JBoss adds Drools business rules engine

Company's middleware platform touted for SOA

Looking to position its middleware as the industry's only open source SOA platform, JBoss on Tuesday is adding the Drools Java business rules engine to its stable of products.

The company, at its JBoss World, Barcelona conference in Spain, also is upgrading its workflow and orchestration software, called jBPM, for Java Business Process Management.

Drools and the new jBPM 3.0 will support deployment of SOA applications on JEMS (JBoss Enterprise Middleware System).

"We're announcing JEMS as the only open source platform for SOA," said Shaun Connolly, vice president of product management for JBoss. The company also points to recent partnerships, such as one with Microsoft  regarding interoperability between Windows and JBoss, as bolstering its standing in the SOA market.

Previously hosted by Codehaus, Drools -- and its developer, Mark Proctor -- is moving over to JBoss. Drools is slated to become a JBoss product called Java Business Rulesin early-2006, along with being a part of JEMS.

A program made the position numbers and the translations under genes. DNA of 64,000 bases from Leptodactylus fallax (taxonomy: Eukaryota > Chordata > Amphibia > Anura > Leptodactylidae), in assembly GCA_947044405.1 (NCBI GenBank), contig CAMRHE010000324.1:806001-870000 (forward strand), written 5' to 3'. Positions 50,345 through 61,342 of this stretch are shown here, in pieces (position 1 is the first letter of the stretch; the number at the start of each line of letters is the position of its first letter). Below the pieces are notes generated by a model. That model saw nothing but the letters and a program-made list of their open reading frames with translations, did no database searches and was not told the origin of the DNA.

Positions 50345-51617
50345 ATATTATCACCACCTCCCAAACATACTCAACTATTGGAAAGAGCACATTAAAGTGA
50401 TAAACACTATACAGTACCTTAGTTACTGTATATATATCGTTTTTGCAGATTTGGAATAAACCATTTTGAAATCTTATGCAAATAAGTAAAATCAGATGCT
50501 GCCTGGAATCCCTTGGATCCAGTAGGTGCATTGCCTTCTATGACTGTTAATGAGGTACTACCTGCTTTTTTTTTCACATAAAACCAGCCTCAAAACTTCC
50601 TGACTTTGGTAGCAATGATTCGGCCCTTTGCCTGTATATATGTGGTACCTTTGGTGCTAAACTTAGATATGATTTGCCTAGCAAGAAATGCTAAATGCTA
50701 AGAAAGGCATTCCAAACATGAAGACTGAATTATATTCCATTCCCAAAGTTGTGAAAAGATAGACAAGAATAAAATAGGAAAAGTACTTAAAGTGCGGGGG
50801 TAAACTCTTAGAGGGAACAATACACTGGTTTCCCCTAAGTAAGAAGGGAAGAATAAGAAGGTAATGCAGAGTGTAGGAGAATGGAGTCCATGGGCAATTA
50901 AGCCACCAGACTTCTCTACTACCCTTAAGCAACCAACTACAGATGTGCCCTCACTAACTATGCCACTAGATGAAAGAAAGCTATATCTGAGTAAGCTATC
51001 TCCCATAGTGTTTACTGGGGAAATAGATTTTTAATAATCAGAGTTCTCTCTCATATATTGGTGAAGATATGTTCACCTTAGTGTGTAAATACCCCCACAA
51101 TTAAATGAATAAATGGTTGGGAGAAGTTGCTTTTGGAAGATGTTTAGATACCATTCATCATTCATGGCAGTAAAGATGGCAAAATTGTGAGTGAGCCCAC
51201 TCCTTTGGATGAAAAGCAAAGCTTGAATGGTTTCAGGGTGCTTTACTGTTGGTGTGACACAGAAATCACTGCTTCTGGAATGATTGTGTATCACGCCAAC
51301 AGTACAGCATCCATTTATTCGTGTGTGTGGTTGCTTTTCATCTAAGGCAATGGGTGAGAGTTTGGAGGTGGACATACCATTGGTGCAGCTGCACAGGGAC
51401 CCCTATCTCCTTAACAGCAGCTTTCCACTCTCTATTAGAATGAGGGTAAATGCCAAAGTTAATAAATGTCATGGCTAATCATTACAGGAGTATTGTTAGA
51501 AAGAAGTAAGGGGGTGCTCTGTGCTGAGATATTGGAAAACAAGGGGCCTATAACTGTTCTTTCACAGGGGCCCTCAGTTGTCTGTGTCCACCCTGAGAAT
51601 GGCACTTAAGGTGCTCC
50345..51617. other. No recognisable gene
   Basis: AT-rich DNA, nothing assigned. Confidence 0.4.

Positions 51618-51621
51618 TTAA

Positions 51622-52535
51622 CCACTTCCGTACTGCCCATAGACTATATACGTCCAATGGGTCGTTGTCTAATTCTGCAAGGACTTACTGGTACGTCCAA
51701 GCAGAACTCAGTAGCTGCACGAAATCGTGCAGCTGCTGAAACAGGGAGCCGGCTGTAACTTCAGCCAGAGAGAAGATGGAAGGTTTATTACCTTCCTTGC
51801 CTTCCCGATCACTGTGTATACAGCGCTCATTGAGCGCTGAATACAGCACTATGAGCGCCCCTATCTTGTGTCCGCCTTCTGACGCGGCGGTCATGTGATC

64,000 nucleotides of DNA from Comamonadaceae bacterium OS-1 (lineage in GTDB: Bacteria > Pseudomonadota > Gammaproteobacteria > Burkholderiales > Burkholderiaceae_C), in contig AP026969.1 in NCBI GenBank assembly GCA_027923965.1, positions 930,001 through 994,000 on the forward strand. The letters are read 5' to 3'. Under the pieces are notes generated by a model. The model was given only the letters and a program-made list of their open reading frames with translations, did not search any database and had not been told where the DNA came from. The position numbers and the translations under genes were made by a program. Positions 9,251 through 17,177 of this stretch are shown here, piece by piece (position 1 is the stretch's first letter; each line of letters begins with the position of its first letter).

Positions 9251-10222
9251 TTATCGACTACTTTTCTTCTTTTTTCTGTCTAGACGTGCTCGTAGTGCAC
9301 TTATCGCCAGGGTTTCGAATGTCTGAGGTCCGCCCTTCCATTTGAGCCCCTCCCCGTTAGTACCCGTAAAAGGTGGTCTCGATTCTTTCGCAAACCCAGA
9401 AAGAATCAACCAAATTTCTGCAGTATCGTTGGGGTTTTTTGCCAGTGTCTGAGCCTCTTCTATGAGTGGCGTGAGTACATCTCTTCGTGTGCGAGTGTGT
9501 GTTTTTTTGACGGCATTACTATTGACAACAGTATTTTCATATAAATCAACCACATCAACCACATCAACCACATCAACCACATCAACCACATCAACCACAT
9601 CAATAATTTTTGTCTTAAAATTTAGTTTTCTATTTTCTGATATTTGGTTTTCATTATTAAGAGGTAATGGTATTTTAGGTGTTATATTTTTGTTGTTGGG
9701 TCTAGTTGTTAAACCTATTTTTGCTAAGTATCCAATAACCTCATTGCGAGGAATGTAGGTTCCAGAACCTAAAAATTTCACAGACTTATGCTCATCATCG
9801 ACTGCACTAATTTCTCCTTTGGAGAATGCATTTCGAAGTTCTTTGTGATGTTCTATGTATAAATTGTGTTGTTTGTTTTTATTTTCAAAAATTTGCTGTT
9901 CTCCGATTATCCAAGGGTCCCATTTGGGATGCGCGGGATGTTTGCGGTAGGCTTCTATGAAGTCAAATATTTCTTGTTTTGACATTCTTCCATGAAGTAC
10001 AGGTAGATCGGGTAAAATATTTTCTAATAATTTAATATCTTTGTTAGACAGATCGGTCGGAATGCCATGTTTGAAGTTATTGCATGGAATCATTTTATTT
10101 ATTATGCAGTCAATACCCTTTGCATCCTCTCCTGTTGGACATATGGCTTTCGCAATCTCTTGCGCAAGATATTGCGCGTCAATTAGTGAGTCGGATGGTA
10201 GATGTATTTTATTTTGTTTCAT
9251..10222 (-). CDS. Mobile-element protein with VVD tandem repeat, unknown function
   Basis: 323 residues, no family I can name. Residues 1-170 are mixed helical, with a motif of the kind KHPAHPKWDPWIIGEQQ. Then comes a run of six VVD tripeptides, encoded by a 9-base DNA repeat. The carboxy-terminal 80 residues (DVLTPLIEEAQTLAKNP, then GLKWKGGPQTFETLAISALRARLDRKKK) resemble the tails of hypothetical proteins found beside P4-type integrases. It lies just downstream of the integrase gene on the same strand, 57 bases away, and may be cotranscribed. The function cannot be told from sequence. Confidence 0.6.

"[Drools] enables [use of] reusable business rules across applications and services in an SOA," Connolly said. A business rules engine allows for personalized rules in an SOA environment.

Version 3.0 of jBPM, meanwhile, adds support for BPEL (Business Process Execution Language) 1.1 and 2.0, for orchestrating, or coordinating, Web services in a process flow.

"The business process management and workflow capabilities that jBPM provides further the ability to provide extended task management, for instance tracking tasks that are assigned to people, systems, or groups," Connolly said.

JBoss's jBPM 3.0 also enables development of workflows to address specific business-process problems. 

Simplified persistence in jBPM 3.0 allows for easier business process and workflow development, JBoss said. A pluggable architecture in the software provides workflow, orchestration and business process management in a single platform to simplify business development, the company said.

"JBPM is a complement to the [JBoss] application server," said analyst Yefim Natis, a vice president at Gartner. "It is an essential element if they want to compete with the leaders in the software infrastructure space," such as IBM, BEA Systems, Oracle and SAP, Natis said.

JBoss's SOA platform, however, is incomplete, Natis said. "They're going in the right direction. They don't have, most importantly, an ESB [enterprise service bus] and without an ESB they're incomplete."

JBoss plans to release an ESB in 2006.

JBoss's business model involves selling professional services related to its free, open source products.

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